Nearly half of United States military vets surveyed in a study published in JAMA Psychiatry reported posttraumatic development (PTG) from the COVID-19 pandemic, such as appreciation of life, relating to other individuals and private strength. This is compared to 12.8% who screen positive for COVID-19-linked post-traumatic strain disorder (PTSD) symptoms.

The study utilized information from a sample of US veterans who participated in the 2019-2020 National Health and Resilience in Veterans Study. Of the 7,860 that completed the survey, 3,078 completed a 1-year comply with-up survey in late 2020. Those participants received a brief version of the of the Posttraumatic Growth Inventory to assess PTG from COVID-19.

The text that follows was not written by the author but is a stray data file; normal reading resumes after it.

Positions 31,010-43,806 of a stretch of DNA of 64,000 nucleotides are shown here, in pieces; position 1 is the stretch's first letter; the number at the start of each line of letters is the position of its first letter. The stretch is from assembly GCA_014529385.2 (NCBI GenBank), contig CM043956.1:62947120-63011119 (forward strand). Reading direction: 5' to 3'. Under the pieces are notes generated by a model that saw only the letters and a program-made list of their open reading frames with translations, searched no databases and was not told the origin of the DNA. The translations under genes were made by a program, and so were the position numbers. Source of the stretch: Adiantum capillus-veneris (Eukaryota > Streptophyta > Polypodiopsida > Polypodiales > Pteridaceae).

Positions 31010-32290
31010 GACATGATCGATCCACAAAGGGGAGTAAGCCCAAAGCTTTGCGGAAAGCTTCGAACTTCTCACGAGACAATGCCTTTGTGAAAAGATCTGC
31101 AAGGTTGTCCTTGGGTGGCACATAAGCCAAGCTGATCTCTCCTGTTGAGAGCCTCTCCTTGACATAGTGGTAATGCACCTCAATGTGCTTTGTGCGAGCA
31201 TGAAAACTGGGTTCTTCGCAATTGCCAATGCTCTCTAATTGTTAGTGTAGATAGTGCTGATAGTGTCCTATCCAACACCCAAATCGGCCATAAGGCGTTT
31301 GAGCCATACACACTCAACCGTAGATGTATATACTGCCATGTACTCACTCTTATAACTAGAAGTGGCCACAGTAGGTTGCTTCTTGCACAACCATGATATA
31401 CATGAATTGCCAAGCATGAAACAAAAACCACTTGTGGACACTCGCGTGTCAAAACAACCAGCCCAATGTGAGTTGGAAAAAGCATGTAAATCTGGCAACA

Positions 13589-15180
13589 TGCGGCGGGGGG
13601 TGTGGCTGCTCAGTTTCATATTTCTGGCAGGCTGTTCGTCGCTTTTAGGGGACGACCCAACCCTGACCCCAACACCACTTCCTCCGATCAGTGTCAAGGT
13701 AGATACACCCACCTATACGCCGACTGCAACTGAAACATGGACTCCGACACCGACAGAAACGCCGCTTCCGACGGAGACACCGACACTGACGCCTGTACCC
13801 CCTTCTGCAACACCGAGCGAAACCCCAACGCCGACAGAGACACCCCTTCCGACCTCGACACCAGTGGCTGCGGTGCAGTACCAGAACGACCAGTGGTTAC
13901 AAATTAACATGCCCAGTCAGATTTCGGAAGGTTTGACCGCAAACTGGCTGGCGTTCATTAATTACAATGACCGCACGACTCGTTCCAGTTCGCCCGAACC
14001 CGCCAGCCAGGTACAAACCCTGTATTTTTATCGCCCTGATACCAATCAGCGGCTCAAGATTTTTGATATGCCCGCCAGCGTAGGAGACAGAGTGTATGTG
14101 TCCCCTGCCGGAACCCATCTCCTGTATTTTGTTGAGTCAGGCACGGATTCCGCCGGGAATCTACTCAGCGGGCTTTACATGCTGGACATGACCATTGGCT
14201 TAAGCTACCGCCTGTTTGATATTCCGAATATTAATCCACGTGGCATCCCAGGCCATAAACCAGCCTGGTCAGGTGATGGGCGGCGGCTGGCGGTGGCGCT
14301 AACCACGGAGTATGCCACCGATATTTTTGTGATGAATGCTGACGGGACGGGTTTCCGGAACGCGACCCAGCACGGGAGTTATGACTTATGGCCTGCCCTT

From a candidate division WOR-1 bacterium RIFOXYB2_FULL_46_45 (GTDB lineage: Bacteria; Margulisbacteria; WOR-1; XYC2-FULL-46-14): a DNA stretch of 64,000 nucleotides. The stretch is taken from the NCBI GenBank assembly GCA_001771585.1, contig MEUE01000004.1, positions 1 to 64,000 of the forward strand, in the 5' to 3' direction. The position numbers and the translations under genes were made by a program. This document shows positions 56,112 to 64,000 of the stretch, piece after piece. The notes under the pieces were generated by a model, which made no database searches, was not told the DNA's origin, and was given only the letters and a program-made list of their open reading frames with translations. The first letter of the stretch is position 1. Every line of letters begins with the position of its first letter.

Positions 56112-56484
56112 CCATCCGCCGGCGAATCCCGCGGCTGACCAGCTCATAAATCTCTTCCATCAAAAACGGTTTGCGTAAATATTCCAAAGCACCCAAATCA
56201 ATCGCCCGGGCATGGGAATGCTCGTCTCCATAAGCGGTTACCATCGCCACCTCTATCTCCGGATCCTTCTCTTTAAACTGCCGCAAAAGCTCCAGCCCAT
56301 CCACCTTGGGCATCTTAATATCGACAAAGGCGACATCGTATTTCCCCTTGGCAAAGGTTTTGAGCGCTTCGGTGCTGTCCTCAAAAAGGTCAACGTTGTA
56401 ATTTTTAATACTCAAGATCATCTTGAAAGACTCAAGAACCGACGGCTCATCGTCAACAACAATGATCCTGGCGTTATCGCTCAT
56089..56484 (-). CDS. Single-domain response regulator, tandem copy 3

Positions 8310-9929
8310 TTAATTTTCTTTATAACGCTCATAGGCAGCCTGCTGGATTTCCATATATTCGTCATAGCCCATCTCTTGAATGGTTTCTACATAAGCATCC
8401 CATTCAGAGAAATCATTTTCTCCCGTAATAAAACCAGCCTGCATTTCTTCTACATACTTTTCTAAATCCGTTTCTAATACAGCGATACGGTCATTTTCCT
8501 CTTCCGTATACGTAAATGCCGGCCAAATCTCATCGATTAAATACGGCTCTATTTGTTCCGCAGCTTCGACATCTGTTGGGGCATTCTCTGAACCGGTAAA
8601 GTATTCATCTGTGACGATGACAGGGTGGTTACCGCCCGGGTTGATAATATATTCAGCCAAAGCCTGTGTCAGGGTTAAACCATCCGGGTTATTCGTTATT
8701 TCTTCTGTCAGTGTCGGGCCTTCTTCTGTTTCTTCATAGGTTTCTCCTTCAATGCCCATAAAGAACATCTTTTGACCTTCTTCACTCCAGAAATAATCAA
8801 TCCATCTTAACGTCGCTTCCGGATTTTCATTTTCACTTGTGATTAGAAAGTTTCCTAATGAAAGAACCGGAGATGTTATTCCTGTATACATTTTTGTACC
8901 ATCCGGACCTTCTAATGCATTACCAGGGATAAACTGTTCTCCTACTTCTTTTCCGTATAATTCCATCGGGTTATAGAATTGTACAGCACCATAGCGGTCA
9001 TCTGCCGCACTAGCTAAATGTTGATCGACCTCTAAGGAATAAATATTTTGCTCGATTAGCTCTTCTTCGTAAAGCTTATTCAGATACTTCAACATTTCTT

Of the 3,078 veterans who completed the comply with-up survey, 12.8% screened positive for COVID-19-linked PTSD. Out of that very same group, 43.3% mentioned they knowledgeable “moderate or greater” levels of COVID-19-linked PTG. However, these who screen positive for PTSD have been more most likely than these who screened adverse to endorse all elements of PTG (71.9 vs 39.1%).

Limitations of the study consist of its cross-sectional style and the use of self-reporting to assess PTSD and PTG.

The study benefits “underscores the importance of evaluating PTG-promoting interventions as part of suicide risk prevention and treatment efforts in veterans,” the researchers concluded.


Pietrzak RH, Tsai J, Southwick SM. Association of symptoms of posttraumatic stress disorder with posttraumatic psychological growth among US veterans during the COVID-19 pandemicJAMA Netw Open. 20214(4):e214972. doi:10.1001/jamanetworkopen.2021.4972